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Disrupters at the gates


At the height of the 2008/2009 global financial crises largely caused by the securitization of sub-prime mortgages into asset-backed securities packaged and sold by Wall Street Banks, Jim Cramer, a former hedge fund manager, and host of CNBC’s Mad Money, constantly bemoaned the fact that bankers managed to muck up something (banking) that should be as easy/boring as making money through playing the spread or lending money at rates higher than the cost of the money they lend.

Nigerian banks at the time(2008/2009) also succumbed to a home grown financial crises, not caused by securitisation and inflated asset prices, but by lax risk management.

The banks that survived the subsequent Central Bank intervention, takeovers and move to clean up the sector through AMCON, appear stronger than ever today.

Three banks (Zenith, GTB and StanBic) have released Full Year 2018 results as at Friday March 8th, and they posted combined after tax profits of N452.4 billion.

Look a little bit closer though and Nigerian banks are looking increasingly vulnerable to new disrupters at the gates of their pretty profitable banking empire.

New Fintech credit platforms (RenMoney, KiaKia, Paylater, among others) are popping up and beginning to provide individuals and businesses with the cash flows required to meet urgent obligations.

Paylater, a 2-year old credit company with a mobile app that has been downloaded one million times, disclosed in its newsletter in January that it disbursed 591,560 loans valued at N13 billion in 2018.

Kiakia, another 2 year old company disclosed in December that it disbursed over $1 million in peer-to-peer loans, while RenMoney with 140,000 customers has disbursed N50 billion in loans and attracted N170 billion in fixed deposit inflows.

One major theme running across these platforms is the use of technology and promise of a seamless and simple process, whether it’s for loan applications or savings and investments.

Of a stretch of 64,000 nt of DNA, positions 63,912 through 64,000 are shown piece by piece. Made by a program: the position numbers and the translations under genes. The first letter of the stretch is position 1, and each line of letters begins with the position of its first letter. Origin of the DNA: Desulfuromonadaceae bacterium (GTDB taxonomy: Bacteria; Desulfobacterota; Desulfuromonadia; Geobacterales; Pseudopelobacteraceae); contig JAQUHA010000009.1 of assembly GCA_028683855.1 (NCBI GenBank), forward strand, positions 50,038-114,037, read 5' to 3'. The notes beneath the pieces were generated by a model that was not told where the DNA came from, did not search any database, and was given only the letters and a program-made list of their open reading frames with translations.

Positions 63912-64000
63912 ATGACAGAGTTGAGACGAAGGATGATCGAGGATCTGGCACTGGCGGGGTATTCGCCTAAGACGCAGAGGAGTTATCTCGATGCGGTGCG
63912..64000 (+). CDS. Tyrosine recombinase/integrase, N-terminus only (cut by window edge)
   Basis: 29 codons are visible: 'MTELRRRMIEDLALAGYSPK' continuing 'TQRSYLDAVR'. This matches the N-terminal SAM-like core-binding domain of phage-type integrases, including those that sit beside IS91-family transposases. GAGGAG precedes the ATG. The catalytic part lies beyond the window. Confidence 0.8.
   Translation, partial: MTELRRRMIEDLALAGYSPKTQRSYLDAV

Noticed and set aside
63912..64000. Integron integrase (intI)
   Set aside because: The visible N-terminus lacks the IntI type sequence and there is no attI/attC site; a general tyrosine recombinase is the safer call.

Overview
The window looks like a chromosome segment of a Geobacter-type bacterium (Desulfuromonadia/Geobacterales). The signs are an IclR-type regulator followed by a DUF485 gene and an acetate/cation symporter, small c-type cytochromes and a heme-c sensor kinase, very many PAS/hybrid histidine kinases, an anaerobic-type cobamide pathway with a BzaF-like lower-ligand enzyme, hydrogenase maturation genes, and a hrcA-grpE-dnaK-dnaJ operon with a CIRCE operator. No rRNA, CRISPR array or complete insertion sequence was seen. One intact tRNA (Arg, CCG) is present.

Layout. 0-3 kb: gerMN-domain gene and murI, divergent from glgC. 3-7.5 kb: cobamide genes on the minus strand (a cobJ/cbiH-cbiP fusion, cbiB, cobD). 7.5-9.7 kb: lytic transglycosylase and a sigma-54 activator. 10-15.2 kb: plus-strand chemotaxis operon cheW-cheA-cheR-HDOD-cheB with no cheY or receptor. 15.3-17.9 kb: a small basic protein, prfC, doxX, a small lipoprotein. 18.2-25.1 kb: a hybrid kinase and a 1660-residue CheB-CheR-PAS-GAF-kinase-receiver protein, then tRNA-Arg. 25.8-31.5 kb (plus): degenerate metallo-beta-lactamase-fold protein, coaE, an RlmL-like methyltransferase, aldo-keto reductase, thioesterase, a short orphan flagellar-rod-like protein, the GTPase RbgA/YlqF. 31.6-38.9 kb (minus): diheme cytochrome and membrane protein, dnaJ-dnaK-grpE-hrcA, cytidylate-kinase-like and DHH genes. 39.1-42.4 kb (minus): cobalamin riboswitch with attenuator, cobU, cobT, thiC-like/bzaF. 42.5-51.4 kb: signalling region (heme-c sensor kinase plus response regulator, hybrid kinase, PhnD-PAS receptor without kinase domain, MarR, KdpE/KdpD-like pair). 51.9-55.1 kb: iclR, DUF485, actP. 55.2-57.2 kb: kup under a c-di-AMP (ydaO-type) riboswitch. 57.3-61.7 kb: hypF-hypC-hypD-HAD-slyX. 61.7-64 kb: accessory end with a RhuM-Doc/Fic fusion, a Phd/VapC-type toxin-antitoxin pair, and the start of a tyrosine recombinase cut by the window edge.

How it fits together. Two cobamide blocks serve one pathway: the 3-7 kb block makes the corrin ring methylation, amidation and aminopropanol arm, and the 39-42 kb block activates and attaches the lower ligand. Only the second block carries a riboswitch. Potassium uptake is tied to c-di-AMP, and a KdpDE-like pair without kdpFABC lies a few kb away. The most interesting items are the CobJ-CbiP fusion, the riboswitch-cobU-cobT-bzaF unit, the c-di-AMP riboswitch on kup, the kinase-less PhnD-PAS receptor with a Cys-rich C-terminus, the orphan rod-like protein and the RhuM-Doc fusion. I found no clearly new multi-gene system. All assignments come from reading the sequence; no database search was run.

It’s a no brainer in a sense, as traditional banking services often don’t resonate with young people or an increasingly mobile-first younger generation.

Current banking services also seem overly complex and come with often repetitive demands for personal information.

The big kahuna though that would really disrupt the Nigerian financial services landscape and should be giving banks sleepless nights is the promise of mobile money or Payment Service Banks (PSBs), which Telecommunication Companies (TelCos), seem set to drive.

PSBs can be thought of as stripped-down versions of traditional deposit money banks, with a focus on on-boarding more of the excluded and marginalised population.

Unlike deposit money banks (DMBs) and microfinance banks (MFBs), from day one, PSBs will likely have a heavy reliance on technology via digital financial services, complemented with a strong agent banking model, which is meant to reduce overhead costs.

In a world where everyone with a phone is a potential customer, TelCos look poised to take full advantage.

The country’s mobile operators; MTN, Airtel, Globacom and 9mobile recently announced their commitment to deepen financial inclusion to at least 90 million customers in about 2 years, once issued payment service banking (PSB) or mobile money licenses.

The four TelCos combined have some 173.6 million customers, compared to the 21 DMBs with about 30 million bank accounts with unique bank verification numbers or BVNs.

The TelCos also have the resources to deploy in the coming fight.

MTN Nigeria recently released FY 2018 results which showed it has 21.6 million smartphone users on its network, Ebitda margins of 44 percent and revenues eclipsing the N1 trillion mark.

No DMB in the country currently boasts such revenues.

The World Bank Global Findex Database estimates that 118 million Nigerians did not have bank accounts in 2018, leaving financial inclusion rates at 40 percent, one of the lowest in the world.

So how can banks prepare for the coming storm?

Nigerian banks currently follow a traditional model that relies on mobilising cheap deposits, investing most of it in high yielding risk and tax-free Treasury Bills to juice Net Interest Margins (NIMs), and lending mostly to blue chip names.

Loan growth has been muted for the past 2 years, while profits soared.

This means most banks don’t connect to the average person beyond receiving his/her salary in a bank or saving money they can get on demand.

This should be worrying signs for lenders, as while the model has worked in the past, banks should not be betting on it for the future.

While traditional banks are large organizations that have made huge investments in legacy infrastructure like physical branches, the changing financial services landscape is an opportunity to re-evaluate their business models and appeal more to younger people, who often have fundamentally different needs and expectations.

The potential disruption of Nigeria’s financial services industry will ultimately be positive for the consumer and the country as a whole.

Continued innovation in the space (by all) will ensure that Nigerian banks, who might in the near future not have the luxury of a double digit risk free rate, cheap cost of funds and elevated issuance of government paper, will continue to make money and be profitable.



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